Both panels are attached to the chassis using black thumbscrews. The motherboard tray has a huge hole for you to access the backplate of the CPU cooler without having to remove the motherboard from the case, several holes protected with rubber covers for you to route cables behind it, and several metallic clips for you to fasten cables using cable ties.
Figure 13 gives you another overall look inside the case. Expansion cards are fastened using black thumbscrews. The Bitfenix Shinobi XL supports video cards up to 13.5” (344 mm) long or up to 19.2” (487 mm) if the hard drive cage is removed, and CPU coolers up to 7.1” (181 mm) tall.
As already explained, the power supply is installed at the bottom of the case. Note that it can be installed with either its bottom fan facing up or facing down, so you can decide if you want the fan of your power supply pulling air from inside the case or from outside of it.
The Bitfenix Shinobi XL supports the installation of two 120 mm fans on the bottom panel. However, the second 120 mm fan can only be installed if you remove the hard drive cage, which we don’t think many users will do. With a 120 mm fan installed on the bottom panel, you can install power supplies up to 7.9” (200 mm) deep.
As already shown in Figure 9, the case comes with air filters for the two optional bottom fans and the power supply fan.
The Bitfenix Shinobi XL has five 5.25” external bays, one 3.5” external bay converted from one of the 5.25” bays, and seven 3.5”/2.5” internal bays. The external 3.5” bay can be used by an internal 3.5” or 2.5” device. Installation of 5.25” and 3.5” devices can be done without the use of tools or screws, but you must use regular screws to install 2.5” devices.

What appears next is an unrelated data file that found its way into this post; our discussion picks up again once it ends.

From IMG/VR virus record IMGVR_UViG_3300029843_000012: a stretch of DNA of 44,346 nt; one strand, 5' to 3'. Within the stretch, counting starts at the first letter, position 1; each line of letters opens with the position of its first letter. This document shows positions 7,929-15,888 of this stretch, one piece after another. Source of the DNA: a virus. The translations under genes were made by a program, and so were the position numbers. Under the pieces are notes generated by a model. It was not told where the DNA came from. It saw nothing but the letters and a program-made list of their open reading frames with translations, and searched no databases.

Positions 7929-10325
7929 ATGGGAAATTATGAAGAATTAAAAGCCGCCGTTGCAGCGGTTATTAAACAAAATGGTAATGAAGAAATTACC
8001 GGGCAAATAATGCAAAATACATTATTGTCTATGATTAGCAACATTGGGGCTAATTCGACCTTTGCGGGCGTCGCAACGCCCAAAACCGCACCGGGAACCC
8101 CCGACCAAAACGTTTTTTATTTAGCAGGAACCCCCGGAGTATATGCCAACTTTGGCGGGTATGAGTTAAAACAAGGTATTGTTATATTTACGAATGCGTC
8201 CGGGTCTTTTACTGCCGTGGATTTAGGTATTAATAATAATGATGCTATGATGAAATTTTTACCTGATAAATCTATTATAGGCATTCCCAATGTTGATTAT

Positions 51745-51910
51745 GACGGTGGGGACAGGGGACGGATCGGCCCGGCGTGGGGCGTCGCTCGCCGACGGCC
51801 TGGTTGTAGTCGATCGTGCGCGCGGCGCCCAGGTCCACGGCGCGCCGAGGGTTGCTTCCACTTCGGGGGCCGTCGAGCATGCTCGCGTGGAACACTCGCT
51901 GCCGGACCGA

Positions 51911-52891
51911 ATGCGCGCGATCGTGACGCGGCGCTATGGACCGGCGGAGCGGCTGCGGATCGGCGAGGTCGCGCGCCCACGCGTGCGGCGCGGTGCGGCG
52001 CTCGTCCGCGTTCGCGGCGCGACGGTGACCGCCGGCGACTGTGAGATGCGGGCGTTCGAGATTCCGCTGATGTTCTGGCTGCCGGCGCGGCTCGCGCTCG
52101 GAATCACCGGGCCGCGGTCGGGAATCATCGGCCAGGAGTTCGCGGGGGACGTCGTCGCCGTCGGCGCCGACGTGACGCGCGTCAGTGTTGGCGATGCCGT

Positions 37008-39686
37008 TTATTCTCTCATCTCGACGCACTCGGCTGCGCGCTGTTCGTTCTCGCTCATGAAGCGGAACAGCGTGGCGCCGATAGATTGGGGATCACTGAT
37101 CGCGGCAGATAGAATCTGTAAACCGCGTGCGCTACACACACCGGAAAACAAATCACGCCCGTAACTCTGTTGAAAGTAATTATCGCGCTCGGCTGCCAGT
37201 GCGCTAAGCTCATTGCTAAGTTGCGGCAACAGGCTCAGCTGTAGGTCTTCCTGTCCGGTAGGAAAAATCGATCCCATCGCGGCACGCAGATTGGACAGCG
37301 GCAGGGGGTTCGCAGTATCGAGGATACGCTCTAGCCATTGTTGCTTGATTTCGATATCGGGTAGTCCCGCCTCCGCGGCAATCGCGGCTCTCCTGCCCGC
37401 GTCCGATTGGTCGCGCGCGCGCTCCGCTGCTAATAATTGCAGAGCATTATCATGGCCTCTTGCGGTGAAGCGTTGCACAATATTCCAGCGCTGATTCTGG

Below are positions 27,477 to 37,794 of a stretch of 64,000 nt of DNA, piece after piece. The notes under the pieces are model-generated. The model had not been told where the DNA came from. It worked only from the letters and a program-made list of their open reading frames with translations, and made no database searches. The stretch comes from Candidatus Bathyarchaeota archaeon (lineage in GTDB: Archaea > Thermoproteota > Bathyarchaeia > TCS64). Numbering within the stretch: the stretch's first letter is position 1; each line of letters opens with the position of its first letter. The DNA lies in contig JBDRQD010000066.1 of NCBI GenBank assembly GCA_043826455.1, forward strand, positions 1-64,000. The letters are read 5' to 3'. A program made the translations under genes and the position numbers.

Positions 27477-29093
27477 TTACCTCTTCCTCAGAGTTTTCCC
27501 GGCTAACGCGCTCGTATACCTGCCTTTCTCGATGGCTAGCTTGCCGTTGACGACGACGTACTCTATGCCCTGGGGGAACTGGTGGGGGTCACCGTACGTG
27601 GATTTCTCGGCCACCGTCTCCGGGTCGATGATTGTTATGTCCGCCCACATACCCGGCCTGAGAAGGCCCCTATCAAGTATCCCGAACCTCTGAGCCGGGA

The hard drive cage can be removed if you want to install video cards longer than 13.5” (344 mm) and/or install the second bottom fan and/or if you want to improve the case’s internal airflow. However, in doing so, you are left with only one bay for installing a hard drive or SSD: the 3.5”/2.5” bay that was converted from a 5.25” bay. Because of that, we don’t think the option of removing the hard drive cage is very practical. We’d prefer that, instead of having a single cage, this case had two hard drive cages. This way you could remove only the top or the bottom cage, depending on what you want to do, and still have a substantial number of bays available.
Each 3.5”/2.5” bay is actually a small drawer, as you can see in Figure 17. The pegs that hold 3.5” devices have rubber rings to reduce vibration and absorb noise.
In Figure 18, you can see the adapter to convert one of the 5.25” bays into a 3.5” or 2.5” bay.
The main specifications for the Bitfenix Shinobi XL case include:
The Bitfenix Shinobi XL is a very nice option if you are looking for a full-tower case supporting XL-ATX motherboards and are building a PC with three or four dual-slot video cards. It looks nice, and it brings all the features you are probably looking for. In our opinion, its price tag is correct for the features it brings. Of course, you can pick a more affordable case if you are not building a PC with three or four video cards.